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Ramblings of a father/programmer.

Updated: 2017-08-21T09:31:35.639-05:00


Time to update your feed..


I'm closing down the Michael.NET feed, be sure to subscribe to the new one at The Prokrammer!


Closing time....


Hey gang, I've decided to move off of blogspot and go to a self hosted solution... come on over to The Prokrammer and follow me on my coding adventures!


A New Day Dawns...


Microsoft is releasing the majority of their API and promising not to sue OpenSource for interoperability.  It's brought of a "broad interoperability strategy".

All I can say is.  Wow.  If this is even half of what comes from all of this, Microsoft is no longer the one we all knew, real changes are being effected from inside.  Once I see the full details, I'll post more complete thoughts. Details on the conference call here.


The Grass May Not Be Greener Yet, But The Soil Is More Fertile



The founder of the Ruby.NET project announced yesterday that he is leaving active development of that project and moving over to fully supporting the IronRuby effort.  Based on everything I've heard about Dr. Kelly and Ruby.NET, this is fantastic news.  Hopefully this will spurn even more activity on the IronRuby project.  Some of the important quotes from his post are:

"I've come to the conclusion that the DLR is clearly here to stay - it's becoming an even more important part of the Microsoft platform."

"I now believe that IronRuby is more likely to succeed as a production quality implementation of Ruby on the .NET platform."

That's quite an endorsement.  I have a feeling the next year or so will be the year of the DLR, we'll begin seeing it's API solidify with more and more languages being implemented on it.

That all said, IronRuby still has one major roadblock.  That is the perception of it's corporate sponsor.  I had another dev tell me this today:

"Well, ironruby is mostly being  developed inside Microsoft, so almost everyone that talks about  ironruby dev day-to-day does so on  MS-internal mailing lists. "

John Lam say it ain't so...

The ironruby-core mailing list is fairly active, and the MS-PL is OSI approved.  Yet, Microsoft has to actively be promoting these things, otherwise the outside perception will not change and IronRuby will be the less for it I fear.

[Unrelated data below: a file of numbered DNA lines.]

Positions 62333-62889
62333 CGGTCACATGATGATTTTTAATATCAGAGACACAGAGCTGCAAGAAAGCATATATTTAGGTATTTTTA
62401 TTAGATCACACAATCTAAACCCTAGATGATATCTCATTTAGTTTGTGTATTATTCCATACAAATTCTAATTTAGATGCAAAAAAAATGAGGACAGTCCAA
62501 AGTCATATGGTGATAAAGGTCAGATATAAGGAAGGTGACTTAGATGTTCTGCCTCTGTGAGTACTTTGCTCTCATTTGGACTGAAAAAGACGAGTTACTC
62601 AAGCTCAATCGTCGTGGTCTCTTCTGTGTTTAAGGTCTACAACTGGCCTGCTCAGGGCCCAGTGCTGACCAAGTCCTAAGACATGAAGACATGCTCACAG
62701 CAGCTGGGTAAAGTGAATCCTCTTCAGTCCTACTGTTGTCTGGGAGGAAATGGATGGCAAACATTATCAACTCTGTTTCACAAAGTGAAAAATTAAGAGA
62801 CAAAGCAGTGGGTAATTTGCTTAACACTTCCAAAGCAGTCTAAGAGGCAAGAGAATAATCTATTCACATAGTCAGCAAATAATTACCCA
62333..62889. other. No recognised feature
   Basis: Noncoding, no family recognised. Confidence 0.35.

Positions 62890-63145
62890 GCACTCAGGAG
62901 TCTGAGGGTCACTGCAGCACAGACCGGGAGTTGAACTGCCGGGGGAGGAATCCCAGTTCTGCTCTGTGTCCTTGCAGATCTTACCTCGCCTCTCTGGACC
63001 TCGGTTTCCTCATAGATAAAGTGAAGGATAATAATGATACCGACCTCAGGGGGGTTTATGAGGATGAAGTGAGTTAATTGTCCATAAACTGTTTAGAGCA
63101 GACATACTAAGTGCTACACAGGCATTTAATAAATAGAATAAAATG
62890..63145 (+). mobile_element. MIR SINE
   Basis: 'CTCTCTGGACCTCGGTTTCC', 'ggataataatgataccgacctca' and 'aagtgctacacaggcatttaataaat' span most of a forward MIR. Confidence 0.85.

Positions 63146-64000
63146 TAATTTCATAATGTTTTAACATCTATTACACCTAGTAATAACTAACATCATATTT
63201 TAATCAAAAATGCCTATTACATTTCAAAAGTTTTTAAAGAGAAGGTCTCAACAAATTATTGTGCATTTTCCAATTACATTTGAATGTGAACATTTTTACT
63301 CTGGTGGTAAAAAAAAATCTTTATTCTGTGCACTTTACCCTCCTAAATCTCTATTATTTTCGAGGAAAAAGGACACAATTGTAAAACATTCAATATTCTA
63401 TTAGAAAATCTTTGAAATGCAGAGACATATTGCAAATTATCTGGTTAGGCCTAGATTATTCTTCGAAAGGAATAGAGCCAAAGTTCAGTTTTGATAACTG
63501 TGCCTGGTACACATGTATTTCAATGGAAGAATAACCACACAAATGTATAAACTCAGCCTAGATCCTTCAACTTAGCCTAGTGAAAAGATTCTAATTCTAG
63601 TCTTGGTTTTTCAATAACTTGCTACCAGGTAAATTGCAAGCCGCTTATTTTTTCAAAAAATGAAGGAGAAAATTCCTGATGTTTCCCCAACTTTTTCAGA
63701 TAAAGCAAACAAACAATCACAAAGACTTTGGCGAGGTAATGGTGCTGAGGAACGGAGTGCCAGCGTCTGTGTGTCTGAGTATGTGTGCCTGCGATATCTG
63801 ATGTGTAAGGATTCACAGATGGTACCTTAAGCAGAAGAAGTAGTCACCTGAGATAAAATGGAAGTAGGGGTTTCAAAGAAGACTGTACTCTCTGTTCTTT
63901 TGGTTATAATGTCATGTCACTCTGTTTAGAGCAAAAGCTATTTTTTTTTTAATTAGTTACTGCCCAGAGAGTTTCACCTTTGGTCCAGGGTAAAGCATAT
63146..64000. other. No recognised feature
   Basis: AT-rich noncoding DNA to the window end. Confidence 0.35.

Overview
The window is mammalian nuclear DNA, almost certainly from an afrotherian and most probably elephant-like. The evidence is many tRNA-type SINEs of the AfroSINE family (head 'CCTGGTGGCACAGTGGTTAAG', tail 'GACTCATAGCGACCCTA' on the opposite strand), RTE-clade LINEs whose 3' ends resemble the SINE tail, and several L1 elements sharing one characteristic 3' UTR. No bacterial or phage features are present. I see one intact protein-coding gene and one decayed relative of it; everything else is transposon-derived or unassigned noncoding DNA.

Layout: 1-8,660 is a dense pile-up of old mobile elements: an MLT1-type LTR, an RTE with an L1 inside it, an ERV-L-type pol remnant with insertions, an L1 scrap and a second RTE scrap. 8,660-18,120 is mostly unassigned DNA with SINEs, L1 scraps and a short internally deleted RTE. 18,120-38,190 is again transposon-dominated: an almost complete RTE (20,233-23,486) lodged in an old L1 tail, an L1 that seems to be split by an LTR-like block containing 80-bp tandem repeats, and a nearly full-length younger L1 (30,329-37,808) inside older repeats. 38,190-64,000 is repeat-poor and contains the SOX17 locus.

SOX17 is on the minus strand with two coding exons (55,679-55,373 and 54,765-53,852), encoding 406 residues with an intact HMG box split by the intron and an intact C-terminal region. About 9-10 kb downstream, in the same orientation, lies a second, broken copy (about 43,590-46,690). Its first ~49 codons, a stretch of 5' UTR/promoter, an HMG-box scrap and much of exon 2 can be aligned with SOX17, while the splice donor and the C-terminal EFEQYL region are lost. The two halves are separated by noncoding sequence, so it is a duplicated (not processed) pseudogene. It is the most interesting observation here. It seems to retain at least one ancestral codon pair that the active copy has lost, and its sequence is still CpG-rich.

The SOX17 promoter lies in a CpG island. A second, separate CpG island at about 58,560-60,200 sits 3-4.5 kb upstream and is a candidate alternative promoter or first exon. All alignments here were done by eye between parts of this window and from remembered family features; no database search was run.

What IronRuby needs more than anything right now is a large group of outside contributors, so come on down and get coding, testing, and documenting!


(Semi) Practical IronRuby


So you followed the quick start I posted earlier, and you're thinking "So what?  What good is IronRuby and DLR to me?"  The DLR provides an extensible, powerful way to add scripting capabilities to your application.  Let's take a look at how IronRuby and C# can really interact. We'll create an "IronLogo" application, consisting of a windows form we can draw on utilizing a simple DSL implemented in Ruby.  Commands can be loaded via a file or through a console. Our bulk of our application is actually going to be in C#, the details aren't important, but let's take a quick look at the class definition. I've hidden a lot of the cruft, but the important things here are the TurtlePoint property that holds a Point object of the turtle's current location, and the MoveTurtle method.  What we're going to want to do is take the current turtle's location and move some offset.  Of course we don't have to write some complicated command parser, so we're going to use IronRuby and the DLR to handle all the heavy lifting.  Let's take a quick look at the application's Main method:       1        static void Main()     2         {     3             Application.EnableVisualStyles();     4             Application.SetCompatibleTextRenderingDefault(false);     5      6             LogoWindow logowin = new LogoWindow();     7      8             IScriptEngine ruby = IronRuby.GetEngine(IronRuby.CreateRuntime());     9     10             Dictionary globalvars = IronRuby.GetExecutionContext(ruby.Runtime).GlobalVariables;    11             globalvars[SymbolTable.StringToId("logowin")] = logowin;    12     13             IScriptScope IronLogoScope = ruby.Runtime.CreateScope();    14     15             ruby.Execute(IronLogoScope, ruby.CreateScriptSourceFromString(Properties.Resources.IronLogoRuby, SourceCodeKind.File));    16     17             logowin.PassScopeAndEngine(IronLogoScope, ruby);    18     19             logowin.ShowDialog();    20     21         }   You can see a lot of the same stuff happening here as you did in the quick start, though there are some subtle differences.  First, if you look at line 11 you can see that we're actually assigning a global variable to the reference to our windows form.  That's right, our Ruby code will be able to access our Window form object directly, all though the magic of the DLR!  Also, on line 13, I create a scope using the Runtime property of the engine, this is important as this will create a scope that has references to the right engine, context, and so forth.  We learned from the quick start about the IScriptEngine.Execute command, but what are we running on line 15?  Why, it's an embedded text file that contains our ruby code that implements the DSL!  Would you believe it's only 15 lines?  See for y[...]